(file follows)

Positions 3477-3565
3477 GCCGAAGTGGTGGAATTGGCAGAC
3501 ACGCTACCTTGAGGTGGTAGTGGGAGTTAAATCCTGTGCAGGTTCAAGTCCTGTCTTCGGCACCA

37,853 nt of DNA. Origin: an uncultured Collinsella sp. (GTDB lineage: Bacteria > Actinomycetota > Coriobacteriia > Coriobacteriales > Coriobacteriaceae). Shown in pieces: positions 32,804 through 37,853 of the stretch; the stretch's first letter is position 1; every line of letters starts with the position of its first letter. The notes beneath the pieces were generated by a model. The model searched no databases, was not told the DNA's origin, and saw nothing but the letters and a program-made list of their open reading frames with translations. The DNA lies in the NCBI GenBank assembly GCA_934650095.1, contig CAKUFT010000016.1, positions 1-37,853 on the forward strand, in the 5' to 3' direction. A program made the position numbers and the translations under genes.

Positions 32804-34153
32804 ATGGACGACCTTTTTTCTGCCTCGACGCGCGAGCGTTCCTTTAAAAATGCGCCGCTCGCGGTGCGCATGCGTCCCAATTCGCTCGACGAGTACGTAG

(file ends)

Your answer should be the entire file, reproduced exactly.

Positions 3477-3565
3477 GCCGAAGTGGTGGAATTGGCAGAC
3501 ACGCTACCTTGAGGTGGTAGTGGGAGTTAAATCCTGTGCAGGTTCAAGTCCTGTCTTCGGCACCA

37,853 nt of DNA. Origin: an uncultured Collinsella sp. (GTDB lineage: Bacteria > Actinomycetota > Coriobacteriia > Coriobacteriales > Coriobacteriaceae). Shown in pieces: positions 32,804 through 37,853 of the stretch; the stretch's first letter is position 1; every line of letters starts with the position of its first letter. The notes beneath the pieces were generated by a model. The model searched no databases, was not told the DNA's origin, and saw nothing but the letters and a program-made list of their open reading frames with translations. The DNA lies in the NCBI GenBank assembly GCA_934650095.1, contig CAKUFT010000016.1, positions 1-37,853 on the forward strand, in the 5' to 3' direction. A program made the position numbers and the translations under genes.

Positions 32804-34153
32804 ATGGACGACCTTTTTTCTGCCTCGACGCGCGAGCGTTCCTTTAAAAATGCGCCGCTCGCGGTGCGCATGCGTCCCAATTCGCTCGACGAGTACGTAG